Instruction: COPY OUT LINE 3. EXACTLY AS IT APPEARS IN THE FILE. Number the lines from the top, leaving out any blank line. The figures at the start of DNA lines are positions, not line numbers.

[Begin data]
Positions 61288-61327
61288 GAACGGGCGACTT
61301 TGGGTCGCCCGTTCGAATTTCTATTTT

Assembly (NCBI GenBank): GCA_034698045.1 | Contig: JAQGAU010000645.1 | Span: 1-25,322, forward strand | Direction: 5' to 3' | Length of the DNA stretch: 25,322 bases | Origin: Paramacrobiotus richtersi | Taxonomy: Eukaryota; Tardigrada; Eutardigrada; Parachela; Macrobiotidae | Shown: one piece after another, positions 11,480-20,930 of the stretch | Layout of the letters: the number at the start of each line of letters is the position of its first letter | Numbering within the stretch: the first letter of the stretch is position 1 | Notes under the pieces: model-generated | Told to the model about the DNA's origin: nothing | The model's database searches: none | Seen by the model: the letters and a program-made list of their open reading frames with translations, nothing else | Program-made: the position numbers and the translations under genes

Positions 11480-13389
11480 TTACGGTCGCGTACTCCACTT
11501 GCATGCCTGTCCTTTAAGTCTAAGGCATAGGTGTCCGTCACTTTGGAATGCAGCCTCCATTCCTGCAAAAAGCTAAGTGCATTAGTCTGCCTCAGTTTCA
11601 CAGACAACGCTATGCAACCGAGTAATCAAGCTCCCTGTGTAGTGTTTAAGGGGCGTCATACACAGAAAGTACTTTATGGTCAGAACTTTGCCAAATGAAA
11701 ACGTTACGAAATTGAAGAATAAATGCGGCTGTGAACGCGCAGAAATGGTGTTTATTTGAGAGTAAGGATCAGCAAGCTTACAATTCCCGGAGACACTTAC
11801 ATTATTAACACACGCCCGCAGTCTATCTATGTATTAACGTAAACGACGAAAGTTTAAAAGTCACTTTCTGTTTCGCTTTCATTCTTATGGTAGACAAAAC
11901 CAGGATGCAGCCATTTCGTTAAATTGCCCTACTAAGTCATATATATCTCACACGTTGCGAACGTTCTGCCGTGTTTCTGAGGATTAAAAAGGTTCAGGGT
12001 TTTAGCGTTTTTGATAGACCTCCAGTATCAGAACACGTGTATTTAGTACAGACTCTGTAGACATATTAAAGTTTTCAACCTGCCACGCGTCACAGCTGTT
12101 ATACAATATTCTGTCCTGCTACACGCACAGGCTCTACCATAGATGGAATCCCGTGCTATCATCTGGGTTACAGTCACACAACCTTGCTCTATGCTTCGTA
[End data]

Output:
61301 TGGGTCGCCCGTTCGAATTTCTATTTT